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Local Boys and Girls Club pilot for national meth prevention project

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RONAN – During a nine-day project, the community came together to make an impression on kids concerning the dangers of using methamphetamines.

The event was held at the Boys and Girls Club of the Flathead Reservation and Lake County in Ronan as part of a national pilot project to hopefully reach kids at an earlier age and prevent addiction.

“The sad fact is that younger kids are being exposed to meth,” said Amy Vaughan, project coordinator with the Boys and Girls Club. 

U.S. Department of Interior’s Principal Deputy Assistant Secretary of Indian Affairs Lawrence Roberts announced in January a collaboration between federal departments to launch a program called “Culture and Meth Don’t Mix.”

“The program’s goal is to strengthen meth prevention in tribal communities through combined efforts,” Roberts states.  

The project was then presented to the Native Services Unit of the Boys and Girls Clubs of America. The Ronan club is being used to launch the program. Officials at the Ronan club took the project and developed it to fit the community.

“We service native and non-native kids, so for us, it was about combining culture and community,” Vaughan said. 

The project involved inviting community leaders to talk to kids about meth. Vaughan shared information with the kids before and after the speakers arrived at the club during the week. She explained to the kids that a drug dealer or even a supposed friend won’t tell them about the bad side of meth. 

“They will say that this will give you energy, and it’s going to make you feel good. They won’t tell you that it’s going to screw your life up,” she said. 

On Tuesday, Aug. 15, Lake County Chief Juvenile Probation Officer Barbara Monaco was at the club to talk to the kids. She told them to call her if they need any help, but she usually deals with kids that have gone through the judicial system, so she hopes she won’t be seeing them on a regular basis. 

She told the kids that after working in the system for many years she has seen how meth impacts young people. “When you use drugs, it’s not good for your body,” she said. She talked about a kid around the age of 16 that told her he didn’t use drugs all the time: “I’m just doing it on the weekend,” he said. As it turns out, the kid was sent to a chemical treatment center where the doctors determined that he had permanent damage to his organs from his weekend meth use.  

She encouraged the kids to get an adult if they are offered drugs, which can be done quietly if needed.

“When someone on the playground says ‘you want to do drugs’ tell a teacher or a principal,” she said. “Get them some help. A lot of times they want help. And you don’t want them to go to the next kid and offer them drugs.”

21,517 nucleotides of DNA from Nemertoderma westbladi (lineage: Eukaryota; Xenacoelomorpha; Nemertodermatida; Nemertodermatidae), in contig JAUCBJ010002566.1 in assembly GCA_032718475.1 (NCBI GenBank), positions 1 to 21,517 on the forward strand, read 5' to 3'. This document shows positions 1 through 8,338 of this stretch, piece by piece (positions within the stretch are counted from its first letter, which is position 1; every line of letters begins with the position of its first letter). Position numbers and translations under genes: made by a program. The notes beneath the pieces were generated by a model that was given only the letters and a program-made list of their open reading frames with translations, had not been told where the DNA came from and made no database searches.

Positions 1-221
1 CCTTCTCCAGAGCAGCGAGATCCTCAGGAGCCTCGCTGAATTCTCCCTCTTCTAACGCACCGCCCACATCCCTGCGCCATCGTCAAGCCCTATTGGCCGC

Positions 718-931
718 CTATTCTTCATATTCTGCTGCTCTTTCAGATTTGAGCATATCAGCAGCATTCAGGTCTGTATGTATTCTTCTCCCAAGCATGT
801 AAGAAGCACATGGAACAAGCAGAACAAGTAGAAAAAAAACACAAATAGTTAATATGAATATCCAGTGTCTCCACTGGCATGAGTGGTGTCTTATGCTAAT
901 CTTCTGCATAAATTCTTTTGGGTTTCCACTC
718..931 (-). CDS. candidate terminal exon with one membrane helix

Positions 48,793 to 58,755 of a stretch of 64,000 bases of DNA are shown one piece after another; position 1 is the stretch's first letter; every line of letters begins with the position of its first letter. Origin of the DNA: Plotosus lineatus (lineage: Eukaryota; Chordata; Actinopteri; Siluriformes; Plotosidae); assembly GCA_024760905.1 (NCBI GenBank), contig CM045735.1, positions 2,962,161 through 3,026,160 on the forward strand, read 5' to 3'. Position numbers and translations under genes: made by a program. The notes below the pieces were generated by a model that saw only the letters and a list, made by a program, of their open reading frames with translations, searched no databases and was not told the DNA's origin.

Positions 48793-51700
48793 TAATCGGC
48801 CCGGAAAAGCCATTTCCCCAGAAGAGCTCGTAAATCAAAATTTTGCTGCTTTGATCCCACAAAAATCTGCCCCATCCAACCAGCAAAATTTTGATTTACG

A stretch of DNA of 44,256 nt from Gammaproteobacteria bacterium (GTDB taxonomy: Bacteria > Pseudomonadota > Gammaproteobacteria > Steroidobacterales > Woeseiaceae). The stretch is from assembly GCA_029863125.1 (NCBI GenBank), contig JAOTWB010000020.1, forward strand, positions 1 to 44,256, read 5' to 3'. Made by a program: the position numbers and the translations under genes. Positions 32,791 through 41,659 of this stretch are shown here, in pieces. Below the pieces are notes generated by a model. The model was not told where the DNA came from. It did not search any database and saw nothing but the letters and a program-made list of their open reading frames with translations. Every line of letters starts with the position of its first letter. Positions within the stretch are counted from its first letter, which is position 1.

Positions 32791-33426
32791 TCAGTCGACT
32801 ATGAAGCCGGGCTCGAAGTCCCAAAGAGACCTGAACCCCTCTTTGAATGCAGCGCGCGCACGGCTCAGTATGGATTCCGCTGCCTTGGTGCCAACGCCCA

One kid raised his hand and asked: “What if it’s your parents that are doing the drugs?” Monaco looked at the child for a moment, seeming to consider the answer, and told him to find someone he can trust including the staff at the Boys and Girls Club, and if needed, call the police. 

She explained that drugs change a person and take away their ability to make good choices.

“Addicts describe using meth like a jolt. It’s very quick and very sudden,” she said. “They tell me they want it again and again and nothing else matters.”

She said that it’s important to tell a trusted adult about any drug use that they see. 

“Often people that are using want help,” she said. “Those kids that are asking you to do drugs, they need help.”

Several other speakers came into the club during the week including: Confederated Salish and Kootenai Tribes Drug Task Force members and Lake County Drug Task Force members; Ronan Police Chief Ken Weaver; Montana Highway Patrol Trooper Charles Burton; CSKT Police Chief Craig Couture; CSKT Communications Director Rob McDonald; CSKT Council Member Carole Langford; Salish Kootenai College Vice President of Student Affairs Dan Durglo; S&K Technologies Representative Peter White; CSKT Cultural Educator Allan Pierre; The People’s Center educators Dana Hewankorn and staff; CSKT Housing Authority Executive Director Jason Adams; Traditional Dance Educator Gail Grant; Behavioral Health Specialist Gina Dalrymple; and CKST Tribal Health Representative Brian Big Sam. 

Club member Bayley Miller, 9, said she learned a lot about meth from the speakers. She took a trip to The People’s Center in Pablo with the club to make dream catchers and talk about drug prevention. She also met a police dog another speaker brought in and learned how they find drugs. 

“We talked a lot about drugs and how they are really bad for our community, and they are bad for our tribe,” she said.

The kids also learned about a thing called “meth mouth.” They were shown photos of rotting teeth and told that the chemicals in meth will cause a person’s teeth to decay and turn black. “That is gross,” several kids said.

The club members spent some time discussing meth as a group. One kid asked: “What do you think would happen if the whole world used meth.” The answer came instantly: “It would be an apocalypse.” 

Several kids announced that they weren’t going to ever try drugs. “Ya, I don’t want my teeth to rot out,” another kid said. 

The group moved on to less serious matters during the morning including what they wanted to do for the next field trip at the end of the week, maybe football or something else involving running around and having fun.

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